Unless you live in a cave in the Siberian tundra, by now you all know that Microsoft has bought VoIP major Skype for a whopping 8.5 billion and in cash!
For starters the acquisition is an expensive one for Microsoft. Not only is it the largest price Microsoft has paid for a company in decades, Skype is not yet profitable. Despite revenues totaling $860 million last year and operating profits of $264 million, the company lost $6.9 million overall, according to documents filed with the SEC. And the company carries $686 million in debt.
But then am sure Steve Ballmer has his reasons.
So let’s just think the probable reasons for which MS might have gone ahead with this deal.
One obvious thing that comes to mind is the impending launch of the Windows 7 phone and the possibility of integrating Skype with the OS to compete with Facetime.
Then there is the possibility of integrating Outlook Express with Skype to give the email client a versatility that it is currently missing. Tomorrow, maybe we will see an Outlook Express that allows VoIP, and enables calls/ conference calls/ video calls – all possible right from the mailbox of an enterprise client. The whole experience of Microsoft Meetings can become better.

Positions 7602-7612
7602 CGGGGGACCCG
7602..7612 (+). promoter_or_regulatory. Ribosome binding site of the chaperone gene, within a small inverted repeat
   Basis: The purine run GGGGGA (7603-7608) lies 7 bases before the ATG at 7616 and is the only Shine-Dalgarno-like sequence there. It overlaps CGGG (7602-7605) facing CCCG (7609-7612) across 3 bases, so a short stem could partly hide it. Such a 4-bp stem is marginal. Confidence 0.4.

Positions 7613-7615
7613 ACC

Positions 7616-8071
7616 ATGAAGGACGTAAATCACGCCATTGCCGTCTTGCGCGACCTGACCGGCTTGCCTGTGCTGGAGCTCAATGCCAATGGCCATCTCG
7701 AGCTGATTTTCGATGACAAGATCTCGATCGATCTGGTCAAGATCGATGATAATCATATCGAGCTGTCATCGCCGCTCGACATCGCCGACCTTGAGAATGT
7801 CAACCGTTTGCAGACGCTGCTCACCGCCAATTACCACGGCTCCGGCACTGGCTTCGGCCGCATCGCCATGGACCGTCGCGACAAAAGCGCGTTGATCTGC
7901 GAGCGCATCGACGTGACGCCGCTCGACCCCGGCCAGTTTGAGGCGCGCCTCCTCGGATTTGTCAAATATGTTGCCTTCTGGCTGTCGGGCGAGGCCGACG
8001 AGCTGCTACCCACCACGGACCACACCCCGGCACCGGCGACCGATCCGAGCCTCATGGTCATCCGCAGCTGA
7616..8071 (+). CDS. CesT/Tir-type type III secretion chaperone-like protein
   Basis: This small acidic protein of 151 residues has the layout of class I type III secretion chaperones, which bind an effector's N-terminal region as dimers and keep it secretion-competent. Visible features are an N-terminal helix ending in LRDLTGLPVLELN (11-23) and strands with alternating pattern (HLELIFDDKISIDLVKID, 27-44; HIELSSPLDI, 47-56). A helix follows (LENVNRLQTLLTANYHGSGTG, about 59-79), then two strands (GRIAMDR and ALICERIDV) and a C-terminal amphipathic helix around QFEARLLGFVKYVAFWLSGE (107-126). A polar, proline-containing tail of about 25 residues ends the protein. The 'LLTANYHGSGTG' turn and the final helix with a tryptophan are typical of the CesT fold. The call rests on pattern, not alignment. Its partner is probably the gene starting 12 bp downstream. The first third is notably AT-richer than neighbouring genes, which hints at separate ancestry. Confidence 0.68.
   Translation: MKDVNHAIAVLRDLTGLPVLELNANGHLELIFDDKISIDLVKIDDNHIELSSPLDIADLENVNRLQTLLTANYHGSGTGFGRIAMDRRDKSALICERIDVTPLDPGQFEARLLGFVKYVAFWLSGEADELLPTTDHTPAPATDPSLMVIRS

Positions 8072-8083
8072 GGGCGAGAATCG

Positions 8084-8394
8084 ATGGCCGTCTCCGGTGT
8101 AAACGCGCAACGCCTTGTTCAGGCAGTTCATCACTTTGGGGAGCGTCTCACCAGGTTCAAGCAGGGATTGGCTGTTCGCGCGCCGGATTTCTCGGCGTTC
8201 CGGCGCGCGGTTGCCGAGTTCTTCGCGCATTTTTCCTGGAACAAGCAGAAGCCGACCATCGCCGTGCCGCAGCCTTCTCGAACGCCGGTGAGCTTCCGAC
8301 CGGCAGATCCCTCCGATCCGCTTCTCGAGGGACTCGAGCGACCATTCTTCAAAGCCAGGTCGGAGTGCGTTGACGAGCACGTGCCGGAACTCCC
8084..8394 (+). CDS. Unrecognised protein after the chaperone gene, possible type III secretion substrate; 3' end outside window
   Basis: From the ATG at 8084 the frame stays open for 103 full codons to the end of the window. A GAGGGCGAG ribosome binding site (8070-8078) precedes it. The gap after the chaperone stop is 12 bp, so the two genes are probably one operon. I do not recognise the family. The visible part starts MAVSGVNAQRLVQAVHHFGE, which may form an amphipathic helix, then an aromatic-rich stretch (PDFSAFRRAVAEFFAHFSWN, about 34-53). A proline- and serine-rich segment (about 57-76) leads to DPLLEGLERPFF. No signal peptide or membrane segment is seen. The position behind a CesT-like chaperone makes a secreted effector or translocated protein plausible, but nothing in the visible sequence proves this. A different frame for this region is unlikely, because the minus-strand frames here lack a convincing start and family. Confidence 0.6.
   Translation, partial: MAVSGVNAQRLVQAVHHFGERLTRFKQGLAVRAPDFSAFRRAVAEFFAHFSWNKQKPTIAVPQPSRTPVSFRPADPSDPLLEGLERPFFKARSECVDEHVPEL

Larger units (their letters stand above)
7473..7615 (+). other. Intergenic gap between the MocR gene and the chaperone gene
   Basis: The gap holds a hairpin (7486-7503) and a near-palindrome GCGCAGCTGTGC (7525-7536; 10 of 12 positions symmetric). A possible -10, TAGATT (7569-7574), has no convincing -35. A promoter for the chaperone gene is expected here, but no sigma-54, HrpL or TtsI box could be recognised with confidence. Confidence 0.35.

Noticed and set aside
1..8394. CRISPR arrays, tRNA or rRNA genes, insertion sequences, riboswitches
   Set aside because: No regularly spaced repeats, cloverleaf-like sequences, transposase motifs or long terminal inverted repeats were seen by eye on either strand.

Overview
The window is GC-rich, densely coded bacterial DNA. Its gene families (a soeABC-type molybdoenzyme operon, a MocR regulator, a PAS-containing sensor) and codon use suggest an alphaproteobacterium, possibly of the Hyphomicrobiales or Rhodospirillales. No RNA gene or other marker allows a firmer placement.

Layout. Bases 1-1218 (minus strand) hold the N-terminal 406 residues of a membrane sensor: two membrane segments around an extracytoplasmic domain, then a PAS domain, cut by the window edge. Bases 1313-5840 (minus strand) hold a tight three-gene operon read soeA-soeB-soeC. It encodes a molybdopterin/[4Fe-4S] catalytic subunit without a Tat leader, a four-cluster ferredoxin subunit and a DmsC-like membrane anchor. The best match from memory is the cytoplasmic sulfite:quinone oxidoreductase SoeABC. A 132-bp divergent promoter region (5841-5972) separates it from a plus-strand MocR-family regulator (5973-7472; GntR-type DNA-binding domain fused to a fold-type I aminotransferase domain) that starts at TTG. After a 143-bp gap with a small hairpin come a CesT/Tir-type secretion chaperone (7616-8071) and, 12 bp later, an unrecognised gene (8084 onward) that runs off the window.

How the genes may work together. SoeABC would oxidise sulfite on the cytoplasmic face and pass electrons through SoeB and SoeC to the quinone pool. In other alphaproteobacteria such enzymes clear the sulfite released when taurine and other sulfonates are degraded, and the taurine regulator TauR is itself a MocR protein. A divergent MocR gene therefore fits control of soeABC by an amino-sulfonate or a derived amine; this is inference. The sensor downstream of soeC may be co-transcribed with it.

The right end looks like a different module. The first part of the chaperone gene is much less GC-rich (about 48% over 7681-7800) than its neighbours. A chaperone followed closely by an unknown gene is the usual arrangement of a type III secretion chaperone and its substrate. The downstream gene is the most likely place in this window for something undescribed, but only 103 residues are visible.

The other thing that comes to mind is the Office 365 beta suite which has a gaping hole in terms of VoIP support when it comes to the Lync application. This buyout will definitely plug that hole.
Apart from that MS has scores of products like the XBox and Kinect where Skype would undoubtedly play a big role.
From Skype’s point of view it gives them inroads into Microsoft’s advertising muscle and an entry into the enterprise space. While they have been undisputed champions of consumer VoIP, they do not have any presence in the enterprise sector. With this deal it would be interesting to see Skype’s enterprise aspirations.
So the question is now that they have a VoIP strategy what would MS do with MSN Messenger?
Also how feasible is the idea that Skype’s user base of 663 million of whom 8.8 million are paying users , would become Microsoft converts ?
Obviously MS developers could have rolled out a VoIP product, so the user base of Skype definitely is a big push in this decision. But will it let Microsoft gain traction in the wireless space where it is lagging behind? The next year would tell.
But 8.5 billion? In Cash ?